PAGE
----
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: Bright and Early

Ken Beaumont and his Sextet


Unknown: Ken Beaumont

: General Weather Forecast

and forecast for farmers and shipping


Jack Coles and his Orchestre Modeme


Unknown: Jack Coles


Readings and Prayers based on 1 Peter 1, vv. 3-12 (Revised Standard Version)

: General Weather Forecast

and forecast for farmers and shipping


and his Ballroom Orchestra


Four Hands in Harmony
(Tony Lowry and Olive Richardson at two pianos)
Eugene Pint (violin)
Andrew Wolkowsky (domra)
Bert Weedon (guitar)


Unknown: Tony Lowry
Unknown: Olive Richardson
Violin: Eugene Pint
Violin: Andrew Wolkowsky
Guitar: Bert Weedon

: The Daily Service

O worship the Lord (S.P. 93) New Every Morning (revised) 1 Psalm 3 Acts 10, vv. l-23; O thou in all thy might so far (S.P. 614)


Wynford Reynolds and his Orchestra


Unknown: Wynford Reynolds


by G. K. Chesterton
Produced by Ayton Whitaker
3—' The Eye of Apollo
Adapted for broadcasting by Douglas Cleverdon
Also David Stringer , Brigid Hodgson , Michael Duffield , and Christine Grimez


Unknown: G. K. Chesterton
Produced By: Ayton Whitaker
Broadcasting By: Douglas Cleverdon
Unknown: David Stringer
Unknown: Brigid Hodgson
Unknown: Michael Duffield
Unknown: Christine Grimez
Father Brown: Arthur Ridley
Flambeau: Valentine Dyall
Pauline Stacey: Avice Landone
Joan Stacey: Peggy Cameron
The Commissionaire: William Trent
Policeman: Charles Mortimer
Kalon The Priest of Apollo: Raf de la Torre


Harry Leader and his Band


Unknown: Harry Leader


Hughie Green as Master of Opportunities presents five new discoveries assisted by Pat McGrath
The Dance Orchestra
Conducted by Stanley Black
Script by James Coghill
Produced by Dennis Main Wilson


Unknown: Hughie Green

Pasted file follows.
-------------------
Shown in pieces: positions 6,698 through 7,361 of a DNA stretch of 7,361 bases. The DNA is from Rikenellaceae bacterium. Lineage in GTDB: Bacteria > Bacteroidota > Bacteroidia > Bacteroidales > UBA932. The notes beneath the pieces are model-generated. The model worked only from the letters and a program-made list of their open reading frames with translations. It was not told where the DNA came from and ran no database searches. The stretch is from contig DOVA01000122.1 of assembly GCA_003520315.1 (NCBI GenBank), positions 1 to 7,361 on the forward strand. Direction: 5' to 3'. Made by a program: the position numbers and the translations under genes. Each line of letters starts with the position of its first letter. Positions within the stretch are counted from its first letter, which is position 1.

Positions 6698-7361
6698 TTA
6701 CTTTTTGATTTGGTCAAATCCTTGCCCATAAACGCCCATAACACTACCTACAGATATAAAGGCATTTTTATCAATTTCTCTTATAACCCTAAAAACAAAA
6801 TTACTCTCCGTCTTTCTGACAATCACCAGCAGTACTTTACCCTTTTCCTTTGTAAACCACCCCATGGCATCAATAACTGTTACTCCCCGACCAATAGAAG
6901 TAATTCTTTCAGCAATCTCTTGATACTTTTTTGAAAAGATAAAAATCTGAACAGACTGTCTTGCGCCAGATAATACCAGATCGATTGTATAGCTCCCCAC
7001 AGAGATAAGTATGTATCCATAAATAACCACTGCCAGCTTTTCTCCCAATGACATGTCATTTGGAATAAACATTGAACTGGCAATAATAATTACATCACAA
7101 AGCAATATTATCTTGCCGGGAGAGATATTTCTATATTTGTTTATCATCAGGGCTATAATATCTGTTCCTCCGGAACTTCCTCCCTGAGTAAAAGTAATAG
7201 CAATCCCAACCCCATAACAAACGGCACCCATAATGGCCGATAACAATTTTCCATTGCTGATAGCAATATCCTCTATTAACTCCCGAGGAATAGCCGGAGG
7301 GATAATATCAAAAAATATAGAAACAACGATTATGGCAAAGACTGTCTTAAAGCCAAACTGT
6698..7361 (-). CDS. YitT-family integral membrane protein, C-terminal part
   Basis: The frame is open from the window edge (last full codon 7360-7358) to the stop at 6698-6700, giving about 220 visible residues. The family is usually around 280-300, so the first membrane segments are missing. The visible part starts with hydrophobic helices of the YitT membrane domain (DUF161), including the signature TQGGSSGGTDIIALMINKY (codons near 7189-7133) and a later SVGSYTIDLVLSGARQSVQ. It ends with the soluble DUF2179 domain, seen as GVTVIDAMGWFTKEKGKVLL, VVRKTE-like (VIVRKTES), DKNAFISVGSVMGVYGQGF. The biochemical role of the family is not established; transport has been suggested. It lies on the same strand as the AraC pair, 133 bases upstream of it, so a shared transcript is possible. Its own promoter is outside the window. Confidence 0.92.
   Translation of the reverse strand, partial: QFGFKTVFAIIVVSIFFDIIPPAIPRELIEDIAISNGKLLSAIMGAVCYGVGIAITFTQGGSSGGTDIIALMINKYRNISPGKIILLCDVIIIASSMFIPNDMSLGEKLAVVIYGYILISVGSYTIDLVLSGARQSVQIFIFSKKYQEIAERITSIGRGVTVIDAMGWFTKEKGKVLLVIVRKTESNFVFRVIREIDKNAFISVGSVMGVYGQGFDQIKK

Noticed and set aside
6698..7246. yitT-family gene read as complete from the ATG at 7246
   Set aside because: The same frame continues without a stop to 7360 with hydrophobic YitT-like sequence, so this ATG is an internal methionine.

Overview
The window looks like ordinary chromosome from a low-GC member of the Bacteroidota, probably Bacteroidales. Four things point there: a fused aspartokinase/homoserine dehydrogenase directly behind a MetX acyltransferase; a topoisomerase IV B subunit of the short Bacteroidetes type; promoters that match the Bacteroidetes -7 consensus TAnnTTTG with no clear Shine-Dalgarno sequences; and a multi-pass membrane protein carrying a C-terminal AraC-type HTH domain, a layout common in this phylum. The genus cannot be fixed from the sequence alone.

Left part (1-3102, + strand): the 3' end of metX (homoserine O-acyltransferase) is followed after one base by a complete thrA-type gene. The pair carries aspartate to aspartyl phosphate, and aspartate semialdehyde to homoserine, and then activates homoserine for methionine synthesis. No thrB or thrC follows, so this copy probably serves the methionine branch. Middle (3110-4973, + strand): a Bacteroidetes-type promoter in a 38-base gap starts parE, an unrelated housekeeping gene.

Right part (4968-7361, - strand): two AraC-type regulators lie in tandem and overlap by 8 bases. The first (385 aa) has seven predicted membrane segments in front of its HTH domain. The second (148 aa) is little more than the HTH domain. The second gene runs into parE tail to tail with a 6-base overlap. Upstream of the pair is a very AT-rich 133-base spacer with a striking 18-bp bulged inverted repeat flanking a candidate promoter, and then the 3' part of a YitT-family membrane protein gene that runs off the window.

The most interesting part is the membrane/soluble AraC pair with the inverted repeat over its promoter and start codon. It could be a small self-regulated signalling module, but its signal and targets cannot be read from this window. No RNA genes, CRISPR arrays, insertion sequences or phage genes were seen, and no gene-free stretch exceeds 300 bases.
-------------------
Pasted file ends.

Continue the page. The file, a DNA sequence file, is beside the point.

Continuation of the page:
Assisted By: Pat McGrath
Conducted By: Stanley Black
Script By: James Coghill
Produced By: Dennis Main Wilson

: General Weather Forecast

and forecast for farmers and shipping


Harry Davidson and his Orchestra with George Pizzey
Master of Ceremonies,
A. J. Latimer
Script by Fieddy Grisewood
Programme introduced by Raymond Glendenning


Unknown: Harry Davidson
Unknown: George Pizzey
Unknown: A. J. Latimer
Script By: Fieddy Grisewood
Introduced By: Raymond Glendenning


Lunchtime scoreboard


with The Petersen Brothers and Enso Topano (piano accordion)


Piano: Enso Topano


Lian-Shin Yang (soprano) Michal Hambourg (piano)
Frederick Stone (accompanist)


Soprano: Lian-Shin Yang
Piano: Michal Hambourg
Accompanist: Frederick Stone


Anona Winn , Daphne Padel , Jack Train , and Richard Dimbleby ask all the questions; and Stewart MacPherson knows (almost) all the answers


Unknown: Anona Winn
Unknown: Daphne Padel
Unknown: Jack Train
Unknown: Richard Dimbleby
Unknown: Stewart MacPherson

: At Work and Play on a BANK HOLIDAY IN LONDON

A visit to three popular places where Londoners are finding entertainment, Interest, and relaxation-the Zoo, the Science Museum, and the Serpentine Lido
The microphone pays two visits to each-the first time to hear how the holidaymakers are enjoying themselves, and the second time to meet some of the people who are kept at work looking after the pleasure and well-being of the holidaymakers
Commentators: Henry Riddell
Audrey Russell , Thomas Woodrooffe


Commentators: Henry Riddell
Unknown: Audrey Russell
Unknown: Thomas Woodrooffe

: Records at Four-Thirty

Boyd Neel's Musical Ride


Presenter: Boyd Neel


This Week's Programmes
5.5 A Nursery Programme
' Dorcas the Wooden Doll': a serial story by Mary F. Moore , told byMay E. Jenkin (Elizabeth). 1-' I am Carved '
Dorcas, the wooden doll, was carved over two hundred years ago in the days of Queen Anne. Unlike Queen Anne, she is very much alive today. What's more, in telling her story she recreates the spacious period of her early days. Dorcas is a very human doll. * You are charming,' says the man who made her, and he put her on the side of the boat in which he completed her, to let dry the paint on her face. Like Narcissus she fell in, for vanity is not peculiar only to men, and her adventures began.
' He Sang to a Small Guitar': another nonsense programme by Elton Hayes. 6—' The Quangle Wangle's Hat'
' Me Versus the Night-Watch-man ': third of a new series of stories from ' Biffer, the Autobiography of a Cocker Spaniel ,' by Elf Lewis Clarke , told by Ernest Jay


Story By: Mary F. Moore
Told By: May E. Jenkin
Programme By: Elton Hayes.
Unknown: Cocker Spaniel
Unknown: Elf Lewis Clarke
Told By: Ernest Jay

: General Weather Forecast

and forecast for farmers and shipping


Jerry Desmonde introduces
Milo Lewis
Ridley and Williams
Johnny Stewart
Maureen Riscoe
Owen Walters and his Orchestra
Produced by Eric Spear


Introduces: Jerry Desmonde
Unknown: Milo Lewis
Unknown: Ridley
Unknown: Williams
Unknown: Johnny Stewart
Unknown: Maureen Riscoe
Unknown: Owen Walters
Produced By: Eric Spear


with Arthur Young